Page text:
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Why Deltour verdict must not be forgotten in transparency fight

March 16th, 2017

Antoine Deltour and Raphaël Halet have been tried again. And convicted again.

After losing a trial last year for their role in LuxLeaks, a scandal that exposed secret tax deals concocted between multinational corporations and the government of Luxembourg, the two were re-tried this year (along with journalist Edouard Perrin, who escaped conviction). While the new sentences were reduced from those handed down in the original verdict, the fact that they were even convicted at all is a troubling signal for any would-be whistleblower. 

Politicians, civil society and journalists have all spoken out in support of the LuxLeaks whistleblowers, while questioning the motive behind Luxembourg’s relentless prosecution:



Luckily, the selfless acts of transparency were not in vain. Citizens across the EU were outraged by the revelations, first reported on a large scale by the International Consortium of Investigative Journalists and their partner organizations around the globe in late 2014. The investigation showed that in some cases multinationals used sweetheart deals to lower their tax bills to less than one per cent. But the road has been long and bumpy since the initial outrage, with European politicians seemingly taking one step forward, only to take another step back.

In many ways reacting to the public’s displeasure, EU authorities agreed to begin exchanging tax rulings, so that one EU member state would know if another was giving preferential treatment to multinationals to lure their business. Though this was a step towards transparency, that’s all it was. Citizens wouldn’t be privy to the rulings, and the rulings would still only provide a snapshot of a multinational’s full operations.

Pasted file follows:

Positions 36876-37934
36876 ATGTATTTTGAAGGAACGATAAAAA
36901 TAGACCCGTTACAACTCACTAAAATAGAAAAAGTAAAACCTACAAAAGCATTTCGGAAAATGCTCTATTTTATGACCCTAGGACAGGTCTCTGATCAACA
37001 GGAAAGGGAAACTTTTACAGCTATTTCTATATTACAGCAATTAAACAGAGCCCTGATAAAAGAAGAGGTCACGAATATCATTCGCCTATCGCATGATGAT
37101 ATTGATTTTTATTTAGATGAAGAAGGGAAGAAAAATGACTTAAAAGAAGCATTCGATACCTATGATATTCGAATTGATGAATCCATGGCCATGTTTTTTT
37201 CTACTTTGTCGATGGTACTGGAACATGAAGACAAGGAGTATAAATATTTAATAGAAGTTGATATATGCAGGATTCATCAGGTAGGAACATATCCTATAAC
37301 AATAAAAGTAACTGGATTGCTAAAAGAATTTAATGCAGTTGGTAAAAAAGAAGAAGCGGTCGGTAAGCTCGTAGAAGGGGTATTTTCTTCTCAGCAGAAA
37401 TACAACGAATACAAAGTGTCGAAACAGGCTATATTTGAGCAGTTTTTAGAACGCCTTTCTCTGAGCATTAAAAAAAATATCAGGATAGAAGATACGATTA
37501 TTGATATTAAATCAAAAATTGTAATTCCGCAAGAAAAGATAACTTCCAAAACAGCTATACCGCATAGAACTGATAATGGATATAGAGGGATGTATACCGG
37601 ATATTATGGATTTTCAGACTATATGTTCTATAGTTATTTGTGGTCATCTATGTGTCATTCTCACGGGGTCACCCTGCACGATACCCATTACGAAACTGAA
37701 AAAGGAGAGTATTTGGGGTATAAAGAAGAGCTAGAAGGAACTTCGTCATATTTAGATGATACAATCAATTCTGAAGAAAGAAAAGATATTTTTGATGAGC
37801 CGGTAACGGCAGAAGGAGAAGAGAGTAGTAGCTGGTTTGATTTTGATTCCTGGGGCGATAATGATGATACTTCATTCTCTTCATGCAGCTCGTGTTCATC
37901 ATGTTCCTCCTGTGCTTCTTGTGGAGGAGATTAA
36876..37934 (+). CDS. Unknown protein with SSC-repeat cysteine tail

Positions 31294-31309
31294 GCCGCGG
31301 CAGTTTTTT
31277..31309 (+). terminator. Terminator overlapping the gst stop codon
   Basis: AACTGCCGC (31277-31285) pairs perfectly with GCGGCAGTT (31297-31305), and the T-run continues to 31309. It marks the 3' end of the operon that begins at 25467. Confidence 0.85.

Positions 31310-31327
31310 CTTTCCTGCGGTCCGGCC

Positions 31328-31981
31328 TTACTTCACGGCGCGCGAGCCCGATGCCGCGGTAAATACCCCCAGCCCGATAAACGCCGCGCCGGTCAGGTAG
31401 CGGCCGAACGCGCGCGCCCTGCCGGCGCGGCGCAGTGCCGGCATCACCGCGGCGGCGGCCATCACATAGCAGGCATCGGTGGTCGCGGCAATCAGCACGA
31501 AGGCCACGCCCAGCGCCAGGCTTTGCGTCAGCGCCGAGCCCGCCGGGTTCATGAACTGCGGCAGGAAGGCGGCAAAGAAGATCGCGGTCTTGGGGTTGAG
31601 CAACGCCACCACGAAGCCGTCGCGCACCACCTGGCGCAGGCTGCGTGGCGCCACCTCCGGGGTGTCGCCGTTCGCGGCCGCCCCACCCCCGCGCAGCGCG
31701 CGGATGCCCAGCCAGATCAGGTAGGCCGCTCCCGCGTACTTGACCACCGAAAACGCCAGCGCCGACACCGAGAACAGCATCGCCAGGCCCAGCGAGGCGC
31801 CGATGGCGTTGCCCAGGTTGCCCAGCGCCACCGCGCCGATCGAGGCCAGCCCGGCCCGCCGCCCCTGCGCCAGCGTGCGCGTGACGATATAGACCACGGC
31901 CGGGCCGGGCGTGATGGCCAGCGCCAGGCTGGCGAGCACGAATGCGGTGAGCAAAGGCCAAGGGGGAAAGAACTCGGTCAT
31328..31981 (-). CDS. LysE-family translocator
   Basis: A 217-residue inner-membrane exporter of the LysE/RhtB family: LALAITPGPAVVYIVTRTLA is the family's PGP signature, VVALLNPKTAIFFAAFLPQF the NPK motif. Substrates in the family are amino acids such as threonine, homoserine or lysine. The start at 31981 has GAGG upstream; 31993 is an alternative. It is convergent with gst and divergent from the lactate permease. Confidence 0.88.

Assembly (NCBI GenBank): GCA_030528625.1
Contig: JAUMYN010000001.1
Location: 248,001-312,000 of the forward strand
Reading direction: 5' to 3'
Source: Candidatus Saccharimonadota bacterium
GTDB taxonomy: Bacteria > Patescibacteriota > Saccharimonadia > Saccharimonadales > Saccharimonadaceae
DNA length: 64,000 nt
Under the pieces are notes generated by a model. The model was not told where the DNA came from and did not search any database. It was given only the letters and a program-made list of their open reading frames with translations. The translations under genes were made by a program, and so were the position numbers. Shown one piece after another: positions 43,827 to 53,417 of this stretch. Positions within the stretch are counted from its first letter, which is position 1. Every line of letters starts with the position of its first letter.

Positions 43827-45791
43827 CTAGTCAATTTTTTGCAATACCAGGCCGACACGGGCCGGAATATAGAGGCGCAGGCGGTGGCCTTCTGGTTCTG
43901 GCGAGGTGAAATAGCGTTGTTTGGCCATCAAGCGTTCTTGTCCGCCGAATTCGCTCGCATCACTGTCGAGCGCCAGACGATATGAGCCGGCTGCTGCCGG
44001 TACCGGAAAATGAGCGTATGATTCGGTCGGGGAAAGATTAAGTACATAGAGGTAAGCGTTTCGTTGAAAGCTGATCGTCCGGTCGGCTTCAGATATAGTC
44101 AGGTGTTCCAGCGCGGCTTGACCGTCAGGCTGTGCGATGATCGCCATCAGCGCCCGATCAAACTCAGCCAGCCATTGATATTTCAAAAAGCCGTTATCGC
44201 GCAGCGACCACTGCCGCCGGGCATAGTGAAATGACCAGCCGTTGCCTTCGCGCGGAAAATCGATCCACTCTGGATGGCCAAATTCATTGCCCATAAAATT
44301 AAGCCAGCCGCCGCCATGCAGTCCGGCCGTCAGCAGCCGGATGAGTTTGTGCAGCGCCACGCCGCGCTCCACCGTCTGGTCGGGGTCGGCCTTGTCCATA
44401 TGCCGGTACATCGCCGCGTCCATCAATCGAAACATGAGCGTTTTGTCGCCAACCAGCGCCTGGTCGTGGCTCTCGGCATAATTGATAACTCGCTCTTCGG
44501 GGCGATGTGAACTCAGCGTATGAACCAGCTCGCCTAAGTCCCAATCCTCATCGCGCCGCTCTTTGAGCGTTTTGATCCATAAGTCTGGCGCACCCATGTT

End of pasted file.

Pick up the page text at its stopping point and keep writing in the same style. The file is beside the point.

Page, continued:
But the debate around tax avoidance also led to hastened movement on country-by-country reporting, an initiative that would require companies to publish basic financial information, like amount of taxes paid and number of employees, on a country-level. These reports could be extremely useful in detecting corporate tax abuse, so it’s fortunate that the EU has taken up the issue.

But while taking it up, they’ve also watered it down.

There are a few main arguments made by civil society around CBCR disclosures: data must be public, it must include an MNCs operations for the entire globe, and it should include most MNCs, not just the few largest ones.

Though we have a long way to go before a deal is reached on what CBCR will look like in the EU, it’s important to remember that the European Commission’s proposal would not deliver on these crucial points. Rather than require country-by-country reporting for every jurisdiction, the Commission proposal, released last year, would only require a company to file reports on their EU operations, and a designated list of third jurisdictions, still to be decided. It would also only capture the biggest of multinationals, meaning those with turnover in excess of €750 million. This ‘CBCR-lite’ would unfortunately keep most of the world in the dark.

But ahead of trialogue negotiations that will begin later this year between member states, Parliament and Commission, there has been encouraging movement from MEPs, who recently released a draft position. Some individual member states, too, seem to be coming around.

While it’s still unclear where the EU will eventually come down, it’s important to remember that LuxLeaks was a vital catalyst for increased corporate transparency. And without whistleblowers like Deltour and Halet, we likely would not have found out about the secret tax deals in the first place.

Written by Christian Freymeyer

Christian is Press & Digital Media Officer for the FTC. Follow him on Twitter @cfreymeyer.

Image used under Creative Commons license / Flickr User DncnH

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